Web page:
Word of the Day – “sondern”

the three but-lings... sondern, aber and außerHello everyone,

and welcome to our German Word of the Day. This time we will look at the meaning of:

sondern

or as I like to call it: the second one of the three butlings. The three but-lings are the three German words but translates to. The hardest one to explain is sondern, so we will start with this one today. The other 2 but-lings are aber and außer. If you want to read up on außer click here.
I will not discuss aber separately as it is kind of the default case, so when it is neither sondern nor außer, aber will be fine.
The 3 words stand for 3 different concepts and for a German native they are definitely not related at all. If you pick the wrong one, you might not be understood… so knowing the differences is really a “must have”… yeah …marketing lingo is sooo coool. 

I wasn’t really able to dig out some etymological background on sondern… yes.. I do consider a Google search as digging… I mean… I did look at page 2 after all. Anyway… there is a sort of outdated verb sondern in German which means something like to separate. It is never used in daily speech though. I just mentioned it because it might help you to understand sondern and other things with sonder in them like besonders (particular-ly) or sonderbar (strange).
What’s that? You want to get to the but-ling already? Ok ok. So but is translated to sondern whenever your structure or idea is something like this:

  • not A but B instead.
  • not A but rather B.
  • not only A but also B.

Now I know how you hate real life examples. They really are a pain. But I will give them anyway… hah!

  • Ich fliege nicht nach London sondern nach Paris.
  • I don’t fly to London but to Paris.
  • Ich fahre nicht mit dem Auto sondern mit dem Fahrrad.
  • I don’t go by car but by bike.
  • Ich trinke meinen Kaffee nicht mit Zucker sondern mit Honig.
  • I don’t drink my coffee with sugar but with honey.

Obviously there is always some sort of contradiction or replacement indicated by sondern. The second thing you mention, the one after the but, is instead of the first.
This hint of course does not really apply for the not only but also construction. This, however, also works with sondern.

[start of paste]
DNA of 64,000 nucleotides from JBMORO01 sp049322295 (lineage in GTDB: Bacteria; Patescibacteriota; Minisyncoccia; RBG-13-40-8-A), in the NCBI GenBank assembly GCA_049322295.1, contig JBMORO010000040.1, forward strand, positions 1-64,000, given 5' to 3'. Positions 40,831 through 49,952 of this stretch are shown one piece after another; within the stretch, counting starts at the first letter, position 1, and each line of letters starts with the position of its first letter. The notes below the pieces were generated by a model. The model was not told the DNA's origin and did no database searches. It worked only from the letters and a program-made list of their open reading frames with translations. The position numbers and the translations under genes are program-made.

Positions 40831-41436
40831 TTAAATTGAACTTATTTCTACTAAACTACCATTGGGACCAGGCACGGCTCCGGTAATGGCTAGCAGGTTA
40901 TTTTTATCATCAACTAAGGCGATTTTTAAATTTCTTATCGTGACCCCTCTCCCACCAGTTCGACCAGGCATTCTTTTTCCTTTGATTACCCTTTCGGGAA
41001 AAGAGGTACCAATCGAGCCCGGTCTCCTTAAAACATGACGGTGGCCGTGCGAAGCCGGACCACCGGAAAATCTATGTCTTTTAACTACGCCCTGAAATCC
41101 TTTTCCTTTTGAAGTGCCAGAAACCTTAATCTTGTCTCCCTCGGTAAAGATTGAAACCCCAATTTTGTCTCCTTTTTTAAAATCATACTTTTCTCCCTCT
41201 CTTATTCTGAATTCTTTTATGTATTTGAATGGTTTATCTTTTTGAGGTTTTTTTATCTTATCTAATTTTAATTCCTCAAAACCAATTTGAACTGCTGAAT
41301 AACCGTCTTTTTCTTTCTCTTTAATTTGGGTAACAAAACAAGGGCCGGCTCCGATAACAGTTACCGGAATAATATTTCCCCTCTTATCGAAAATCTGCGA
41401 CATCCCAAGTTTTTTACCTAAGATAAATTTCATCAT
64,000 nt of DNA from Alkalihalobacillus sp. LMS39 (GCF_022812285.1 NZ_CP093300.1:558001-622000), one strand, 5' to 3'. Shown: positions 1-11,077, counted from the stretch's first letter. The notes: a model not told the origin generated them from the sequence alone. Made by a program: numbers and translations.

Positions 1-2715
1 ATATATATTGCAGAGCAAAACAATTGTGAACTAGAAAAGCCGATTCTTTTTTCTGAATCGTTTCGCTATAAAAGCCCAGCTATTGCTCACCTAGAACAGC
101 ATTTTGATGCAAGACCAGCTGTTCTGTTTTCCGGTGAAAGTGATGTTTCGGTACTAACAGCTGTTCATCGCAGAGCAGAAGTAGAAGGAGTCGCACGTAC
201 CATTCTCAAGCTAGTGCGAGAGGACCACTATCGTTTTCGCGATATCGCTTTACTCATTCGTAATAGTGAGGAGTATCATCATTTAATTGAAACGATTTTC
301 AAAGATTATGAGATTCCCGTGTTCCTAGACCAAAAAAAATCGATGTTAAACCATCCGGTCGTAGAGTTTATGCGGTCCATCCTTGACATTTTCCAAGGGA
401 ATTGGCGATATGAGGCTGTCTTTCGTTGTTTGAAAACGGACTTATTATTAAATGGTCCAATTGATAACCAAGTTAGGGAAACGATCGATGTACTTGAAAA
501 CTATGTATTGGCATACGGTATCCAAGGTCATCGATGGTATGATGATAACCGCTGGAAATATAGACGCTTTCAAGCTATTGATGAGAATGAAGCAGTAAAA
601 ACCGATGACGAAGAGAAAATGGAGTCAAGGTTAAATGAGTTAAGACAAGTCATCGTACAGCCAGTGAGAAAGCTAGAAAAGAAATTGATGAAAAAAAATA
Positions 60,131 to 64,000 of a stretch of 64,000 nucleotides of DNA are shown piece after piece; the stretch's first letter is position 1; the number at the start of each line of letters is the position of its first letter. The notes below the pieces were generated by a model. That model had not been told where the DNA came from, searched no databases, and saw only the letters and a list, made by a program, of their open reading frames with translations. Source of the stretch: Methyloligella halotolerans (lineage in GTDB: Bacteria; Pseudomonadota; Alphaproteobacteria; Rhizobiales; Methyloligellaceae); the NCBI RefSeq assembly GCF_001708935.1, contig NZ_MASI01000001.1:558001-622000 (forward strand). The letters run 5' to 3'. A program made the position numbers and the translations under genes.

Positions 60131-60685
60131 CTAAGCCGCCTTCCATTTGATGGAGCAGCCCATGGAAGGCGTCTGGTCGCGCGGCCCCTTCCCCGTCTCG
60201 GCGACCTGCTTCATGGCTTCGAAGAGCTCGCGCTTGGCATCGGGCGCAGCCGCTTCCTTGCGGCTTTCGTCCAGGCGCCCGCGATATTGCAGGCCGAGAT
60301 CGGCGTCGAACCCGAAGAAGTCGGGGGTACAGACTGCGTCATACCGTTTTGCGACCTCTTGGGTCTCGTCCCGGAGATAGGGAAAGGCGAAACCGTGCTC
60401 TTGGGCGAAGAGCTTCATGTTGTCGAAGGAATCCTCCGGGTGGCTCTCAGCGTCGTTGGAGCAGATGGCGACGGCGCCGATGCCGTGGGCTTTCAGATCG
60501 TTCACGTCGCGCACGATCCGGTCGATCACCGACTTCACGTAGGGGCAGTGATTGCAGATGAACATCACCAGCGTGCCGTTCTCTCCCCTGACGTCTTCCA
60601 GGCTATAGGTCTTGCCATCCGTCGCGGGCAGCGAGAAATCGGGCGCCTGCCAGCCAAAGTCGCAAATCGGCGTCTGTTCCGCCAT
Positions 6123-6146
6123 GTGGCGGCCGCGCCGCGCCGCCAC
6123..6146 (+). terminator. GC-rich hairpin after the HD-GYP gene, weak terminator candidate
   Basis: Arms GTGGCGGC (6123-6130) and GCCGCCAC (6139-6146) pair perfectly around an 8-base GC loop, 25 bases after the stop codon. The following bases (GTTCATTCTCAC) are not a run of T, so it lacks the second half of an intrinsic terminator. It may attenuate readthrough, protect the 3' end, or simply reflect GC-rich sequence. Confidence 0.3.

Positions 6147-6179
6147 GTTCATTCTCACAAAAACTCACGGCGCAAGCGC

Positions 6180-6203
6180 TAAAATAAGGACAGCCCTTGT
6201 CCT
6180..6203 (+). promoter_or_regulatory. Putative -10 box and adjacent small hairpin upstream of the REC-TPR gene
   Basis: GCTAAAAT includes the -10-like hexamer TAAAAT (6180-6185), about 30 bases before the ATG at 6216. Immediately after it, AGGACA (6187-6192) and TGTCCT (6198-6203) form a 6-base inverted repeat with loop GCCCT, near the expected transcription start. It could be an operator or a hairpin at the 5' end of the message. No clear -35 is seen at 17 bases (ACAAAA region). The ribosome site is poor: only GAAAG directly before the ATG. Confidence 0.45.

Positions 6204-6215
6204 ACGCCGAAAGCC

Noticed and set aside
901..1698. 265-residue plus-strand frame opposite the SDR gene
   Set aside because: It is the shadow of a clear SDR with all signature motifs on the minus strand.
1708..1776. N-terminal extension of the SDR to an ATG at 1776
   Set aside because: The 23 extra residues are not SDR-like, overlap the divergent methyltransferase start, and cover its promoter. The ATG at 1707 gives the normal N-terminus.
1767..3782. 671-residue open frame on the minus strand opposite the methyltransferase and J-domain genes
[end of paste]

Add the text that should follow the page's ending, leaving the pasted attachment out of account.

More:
• Ich habe nicht nur mein Zimmer aufgeräumt sondern auch die Küche und das Bad.
  • Not only did I clean my room but also the kitchen and the bathroom.

Now, this article here  is certainly not the first attempt to explain the difference between aber and sondern. I have read some discussion boards and the core of most explanations is that it will be sondern if there is a “not” in the first part of the sentence… the part before the but. This is not wrong but it is NOT complete either, as having a “not” in the first part does NOT automatically make your but  sondern.  You really have to understand the concept of contradiction if you want to master sondern vs. aber. To make this contradiction a little more clear, let’s try to directly compare sondern with the first but-ling aber. The translations are chosen to illustrate the meaning rather than being literal.

  • Heute muss ich nicht um 9 arbeiten sondern um 11.
  • Today I have to start working at 11 instead of 9.
  • Heute muss ich nicht um 9 arbeiten aber um 11.
  • Today I don’t have to start working at 9 but I have to work anyway … from 11.

So as you can see, there is a “not” in the first part in either version. I hope you can see the different focus  of sondern and aber. Let’s do one more of those examples.

  • Meine Schwester hat das Buch nicht sondern mein Bruder hat es.
  •  Not my sister but my brother has the book. (And that is a huge difference as they live in 2 different cities)
  • Meine Schwester hat das Buch nicht aber mein Bruder hat es.
  • My sister does not have the book but my brother has it. (So it’s ok as long as one of ’em has it)

So you can see that aber and sondern clearly have a different subtext. If you still feel uncertain about when to use which that is totally fine. If you are not used to the distinction between sondern (but instead) and aber (but) your first steps are sure to be a bit clumsy but you are not alone. Many European languages, mainly the Roman ones, do not have the distinction and they all have to get used to it when they try to learn a Germanic or Slavic language. But it is important that you try because to someone who natively makes this distinction aber and sondern are really not the same.

To wrap this up here is a little but-stuffed text… but-stuffed… hmmm… is that really appropriate… I guess it was until I asked :). Anyway, can you guess … oh I meant determine the correct but-lings?

Today I woke up pretty late but I still felt very tired. So I decided not to
get up but to stay in bed a little longer. But then my phone rang. I tried to
ignore it but it wouldn’t stop. So I got up but it turned out that it wasn’t
anything important but just some stupid opinion poll. So I took my
chance to bitch at the people a bit. I told them not only how puzzling it
was that they had my number but also how daring it was to call at 1 pm
in the morning. I waited for a response but the guy had nothing to say
but “Sorry sir, good day sir.”

The solutions: aber, sondern, aber, aber, aber, sondern,  sondern, aber, ausser

The last one was unfair. That was the 3rd but-ling and we haven’t talked about it at all today.  But what’s the golden rule of pedagogics? Always send home  your students with the experience of epic failure. Because if they feel too smart they won’t return :).

So this was our Word of the Day sondern. If you have questions or suggestions just drop me a comment. I hope you liked it and see you next time.